/ 30 April 2004

Trophy minister for khaki conservation

Marthinus van Schalkwyk, the new minister of Environmental Affairs and Tourism, takes over leadership of a divided and troubled department. The National Intelligence Agency is presently investigating allegations of internal e-mail hacking and forgery involving disgruntled staff members in the department.

Does Van Schalkwyk have the political clout or command the respect needed to keep a lid on this cauldron? His appointment appears to make short shrift of his predecessor Valli Moosa’s hard work in the past five years.

What could it be but a joke, at a time when leading authorities in the sector are urging greater buy-in to tourism and environment from a broader segment of society?

Research shows that less than 12% of South African visitors to national parks are black people. On the eve of his departure from politics, Moosa himself said the failure to get significant numbers of blacks to enjoy the parks was one of the shortfalls of his otherwise successful tenure.

Appointing an ageing white male in khaki shorts to lead a department that already has a number of white males at the helm is a marketing disaster. The message is clear: that environment and tourism remain the preserve of white, relatively conservative interests.

This despite the phenomenal success of the World Summit on Sustainable Development in 2002. Despite the fact that poverty relief programmes attached to ecotourism have created millions of extra work days. Despite tourism being the country’s fastest-growing industry, contributing about 11% of the gross domestic product.

The inevitable interpretation is that, like the National Party government before it, the African National Congress insists on making environment and tourism a minor, marginalised political portfolio. As far back as living memory goes — with the brief exception of Moosa’s five years — the portfolio has been used as a dumping ground for dead-beat ministers. It will be surprising if Van Schalkwyk has a passion for the job

President Thabo Mbeki obviously had to throw the erstwhile Western Cape premier a bone to honour undertakings for delivery of the premiership to the ANC. But what political clout will the new minister have in deterring corruption and degradation in the name of development?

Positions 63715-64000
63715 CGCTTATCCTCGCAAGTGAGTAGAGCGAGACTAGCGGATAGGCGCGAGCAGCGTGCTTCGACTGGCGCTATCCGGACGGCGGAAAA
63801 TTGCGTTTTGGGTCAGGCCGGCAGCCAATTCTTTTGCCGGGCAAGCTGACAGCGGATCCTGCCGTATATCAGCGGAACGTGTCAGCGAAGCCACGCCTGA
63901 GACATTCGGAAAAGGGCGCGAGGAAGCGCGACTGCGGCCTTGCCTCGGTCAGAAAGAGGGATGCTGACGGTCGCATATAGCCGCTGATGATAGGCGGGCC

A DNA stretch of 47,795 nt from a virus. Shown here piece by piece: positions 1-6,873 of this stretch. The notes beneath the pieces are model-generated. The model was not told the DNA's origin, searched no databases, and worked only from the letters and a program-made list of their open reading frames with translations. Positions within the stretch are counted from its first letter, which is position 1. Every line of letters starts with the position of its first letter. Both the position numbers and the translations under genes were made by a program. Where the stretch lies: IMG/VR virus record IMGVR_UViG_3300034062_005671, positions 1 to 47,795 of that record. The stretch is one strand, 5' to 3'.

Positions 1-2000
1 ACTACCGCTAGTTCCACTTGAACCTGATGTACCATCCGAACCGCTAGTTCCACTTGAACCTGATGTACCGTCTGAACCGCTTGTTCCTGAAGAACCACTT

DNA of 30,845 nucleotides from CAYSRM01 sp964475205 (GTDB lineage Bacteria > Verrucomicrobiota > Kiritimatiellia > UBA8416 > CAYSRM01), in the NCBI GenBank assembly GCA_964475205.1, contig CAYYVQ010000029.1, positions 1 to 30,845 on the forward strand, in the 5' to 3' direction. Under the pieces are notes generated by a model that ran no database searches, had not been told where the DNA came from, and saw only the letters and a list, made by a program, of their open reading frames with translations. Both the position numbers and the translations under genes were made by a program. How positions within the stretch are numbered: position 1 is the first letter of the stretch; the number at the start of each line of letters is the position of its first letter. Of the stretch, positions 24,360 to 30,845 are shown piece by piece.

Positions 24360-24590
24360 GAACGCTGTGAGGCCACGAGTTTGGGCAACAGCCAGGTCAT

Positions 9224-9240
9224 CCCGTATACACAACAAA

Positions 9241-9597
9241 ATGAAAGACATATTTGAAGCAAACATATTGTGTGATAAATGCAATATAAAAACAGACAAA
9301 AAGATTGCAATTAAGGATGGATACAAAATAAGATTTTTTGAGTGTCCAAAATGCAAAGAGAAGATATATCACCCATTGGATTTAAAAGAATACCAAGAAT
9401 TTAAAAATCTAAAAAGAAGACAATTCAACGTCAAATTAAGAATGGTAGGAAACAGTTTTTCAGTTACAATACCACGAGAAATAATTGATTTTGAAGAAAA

He definitely does not have a good track record — there were allegations late last year that he knew about the R400 000 bribe paid to the New National Party for the illegal development of the Roodefontein golf course near Plettenberg Bay, though Van Schalkwyk denied this.

The Independent Democrats’s Patricia de Lille was one of a handful of honest commentators when she reportedly said: ”The ID sees environmental affairs and tourism as a vital portfolio and we will be keeping a close eye on his performance as minister. We hope Kortbroek won’t mess up by selling off our land to build golf courses.”

When Moosa announced his retirement from politics late last year, the Mail & Guardian reported on widespread speculation in the sector that one of the reasons he was leaving was because he could not resist pressure from the Eastern Cape provincial government to give the go-ahead for mining the Pondoland dunes.

Moosa denied this speculation — but then he always was a careful, astute politician.

Was it a coincidence that on the day after Van Schalkwyk’s appointment was announced, Transworld Energy and Minerals Resources (South Africa) announced it had been granted a titanium mining lease for Pondoland in the Eastern Cape? Business Day quoted the CEO of the parent company in Australia saying it was confident approval for the mining would be granted by May next year.

Over the past five years Van Schalkwyk has succeeded in ploughing his party into the dust. What are the guarantees he won’t do the same to South Africa’s natural resources?

Most of the mealy-mouthed statements issued in response to his appointment this week emphasised that the relatively well-run South African Tourism under Cheryl Carolus and the Department of Environmental Affairs and Tourism will keep him in check.

Director general ”Chippy” Olver, whose contract continues until August and is likely to be renewed, has proved to be an efficient but unpopular bureaucrat. What are his chances of holding on to his restless staff if they become the laughing stock of the ANC?

The department is putting a lot of energy into enforcement of environmental regulations, with the ”green Scorpions” and dedicated environmental courts. Is this exclusionist enforcement profile, with a khaki-clad figurehead at the helm, the way to encourage popular buy-in?

Though many environmentalists privately said Van Schalkwyk’s appointment takes the portfolio back to the dark ages, most were hedging their public bets this week by saying they would give him a chance.

Arend Hoogervorst, corporate sustainability adviser and editor of Eagle Bulletin, was one of the few prepared to put the boot in: ”It is very disappointing that the new minister has been appointed for political expediency rather than practical need. We are at a crucial stage in South African environmental legislative development when strong leadership and experience are vital.”

Fortunately, South Africa has a long history of intervention by passionate environmental organisations and individuals in civil society. They will have to continue to pick up the pieces after this appointment — and hopefully it won’t last for five years.